Android's Andy Rubin says updates may slow to a more manageable once a year
Andy Rubin's "it's not fragmentation, it's legacy" line at Google IO has sparked a pretty good debate, but now we're starting to see some light at the end of the tunnel for problem of Android's furious pace. Speaking to the Silicon Valley Mercury News' Troy Wolverton, Rubin said the rate of major updates to Android may settle down to an annual event. Said Rubin:
At which point we expect everybody to start complaining about how long it will take until the next major revision of Android. [Mercury News] Thanks to everyone who sent this in.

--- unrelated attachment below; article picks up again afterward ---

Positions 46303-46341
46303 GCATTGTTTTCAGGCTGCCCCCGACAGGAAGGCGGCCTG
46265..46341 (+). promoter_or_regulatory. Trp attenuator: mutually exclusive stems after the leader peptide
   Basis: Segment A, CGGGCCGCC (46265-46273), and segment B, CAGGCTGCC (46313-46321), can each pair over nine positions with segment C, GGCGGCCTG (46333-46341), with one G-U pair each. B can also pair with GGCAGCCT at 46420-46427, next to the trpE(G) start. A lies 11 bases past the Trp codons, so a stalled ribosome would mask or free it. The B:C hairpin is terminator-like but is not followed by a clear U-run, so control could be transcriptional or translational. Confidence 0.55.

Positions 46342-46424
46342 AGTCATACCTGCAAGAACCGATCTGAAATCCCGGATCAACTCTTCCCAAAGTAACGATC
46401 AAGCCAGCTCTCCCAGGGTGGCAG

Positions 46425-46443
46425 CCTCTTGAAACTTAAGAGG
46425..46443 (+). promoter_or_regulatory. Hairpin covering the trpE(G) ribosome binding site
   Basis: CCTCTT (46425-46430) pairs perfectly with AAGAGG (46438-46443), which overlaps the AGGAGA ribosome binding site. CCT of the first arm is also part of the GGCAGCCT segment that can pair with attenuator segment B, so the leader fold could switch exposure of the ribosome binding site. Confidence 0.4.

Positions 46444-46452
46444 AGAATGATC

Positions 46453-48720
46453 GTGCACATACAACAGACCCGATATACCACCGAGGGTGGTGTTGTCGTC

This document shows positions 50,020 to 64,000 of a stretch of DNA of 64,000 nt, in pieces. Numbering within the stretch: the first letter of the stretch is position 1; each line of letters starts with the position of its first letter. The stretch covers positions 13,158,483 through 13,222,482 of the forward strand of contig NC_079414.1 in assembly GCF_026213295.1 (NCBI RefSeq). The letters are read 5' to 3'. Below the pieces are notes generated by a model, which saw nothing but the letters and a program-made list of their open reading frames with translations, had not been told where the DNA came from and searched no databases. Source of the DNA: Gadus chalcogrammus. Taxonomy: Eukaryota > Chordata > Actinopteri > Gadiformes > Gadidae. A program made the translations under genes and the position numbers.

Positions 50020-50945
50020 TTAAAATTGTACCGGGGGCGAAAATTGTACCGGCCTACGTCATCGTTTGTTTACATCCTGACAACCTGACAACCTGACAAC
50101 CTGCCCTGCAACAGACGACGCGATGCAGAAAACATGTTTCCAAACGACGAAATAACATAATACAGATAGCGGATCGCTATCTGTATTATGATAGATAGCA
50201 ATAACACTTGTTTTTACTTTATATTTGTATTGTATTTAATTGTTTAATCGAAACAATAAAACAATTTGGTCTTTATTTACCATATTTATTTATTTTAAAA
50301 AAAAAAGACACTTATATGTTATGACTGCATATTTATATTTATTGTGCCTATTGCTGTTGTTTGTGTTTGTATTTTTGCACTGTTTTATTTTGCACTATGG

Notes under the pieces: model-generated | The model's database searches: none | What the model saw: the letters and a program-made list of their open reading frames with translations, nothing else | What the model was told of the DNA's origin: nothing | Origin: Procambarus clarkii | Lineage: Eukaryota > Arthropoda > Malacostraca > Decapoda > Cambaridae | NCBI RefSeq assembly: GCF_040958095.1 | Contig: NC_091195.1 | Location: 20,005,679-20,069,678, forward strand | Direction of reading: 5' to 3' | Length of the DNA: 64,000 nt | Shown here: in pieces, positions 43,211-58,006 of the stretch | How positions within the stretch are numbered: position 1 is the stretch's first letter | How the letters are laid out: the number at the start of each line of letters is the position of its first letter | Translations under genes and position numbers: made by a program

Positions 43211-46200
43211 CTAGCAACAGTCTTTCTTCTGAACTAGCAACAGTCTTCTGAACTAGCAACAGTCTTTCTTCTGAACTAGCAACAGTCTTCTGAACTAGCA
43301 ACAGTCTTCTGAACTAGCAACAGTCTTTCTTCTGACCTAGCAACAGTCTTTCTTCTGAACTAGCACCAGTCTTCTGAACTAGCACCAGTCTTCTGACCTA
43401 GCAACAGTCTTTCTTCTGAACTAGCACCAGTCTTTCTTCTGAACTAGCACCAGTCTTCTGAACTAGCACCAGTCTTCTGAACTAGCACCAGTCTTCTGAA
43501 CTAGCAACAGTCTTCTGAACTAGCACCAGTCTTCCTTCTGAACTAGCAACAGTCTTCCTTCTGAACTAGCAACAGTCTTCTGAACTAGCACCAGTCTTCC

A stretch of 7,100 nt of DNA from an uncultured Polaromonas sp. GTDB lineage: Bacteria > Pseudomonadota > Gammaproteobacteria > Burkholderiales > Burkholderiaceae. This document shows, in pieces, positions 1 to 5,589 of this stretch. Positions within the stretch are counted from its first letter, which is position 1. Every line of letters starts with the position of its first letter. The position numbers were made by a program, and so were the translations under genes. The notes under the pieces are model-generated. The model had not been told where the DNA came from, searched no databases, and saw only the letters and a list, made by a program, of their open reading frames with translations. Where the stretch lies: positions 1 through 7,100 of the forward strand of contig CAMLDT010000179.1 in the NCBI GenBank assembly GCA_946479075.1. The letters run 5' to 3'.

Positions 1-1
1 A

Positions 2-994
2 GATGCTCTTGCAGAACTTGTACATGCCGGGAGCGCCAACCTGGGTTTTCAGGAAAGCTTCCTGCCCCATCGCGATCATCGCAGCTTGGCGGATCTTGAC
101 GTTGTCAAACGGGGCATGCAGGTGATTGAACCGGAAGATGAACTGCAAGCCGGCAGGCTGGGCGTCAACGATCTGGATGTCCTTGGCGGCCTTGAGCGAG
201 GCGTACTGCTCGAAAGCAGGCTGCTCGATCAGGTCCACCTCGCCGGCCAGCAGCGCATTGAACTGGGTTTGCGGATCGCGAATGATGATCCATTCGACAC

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http://www.zdnet.com/blog/hardware/ubuntu-lucid-lynx-1004-can-read-your-... Of course, over at TiPb.com, Rene refused to publish the story lest anything bad about the iPhone appeared on his site.
If EVERY release had bugfix (service pack) release scheduled for 3 or 4 months afterwards then you could get buy with yearly releases. The problem is that having to wait that long for a fix that really annoys them makes people jump ship or become dissatisfied. Partial patches would go a long way toward this. Its a perfectly Linux thing to do. And Android can use that as well. The large binary install is sort of old school.
It sucks, but... it's business.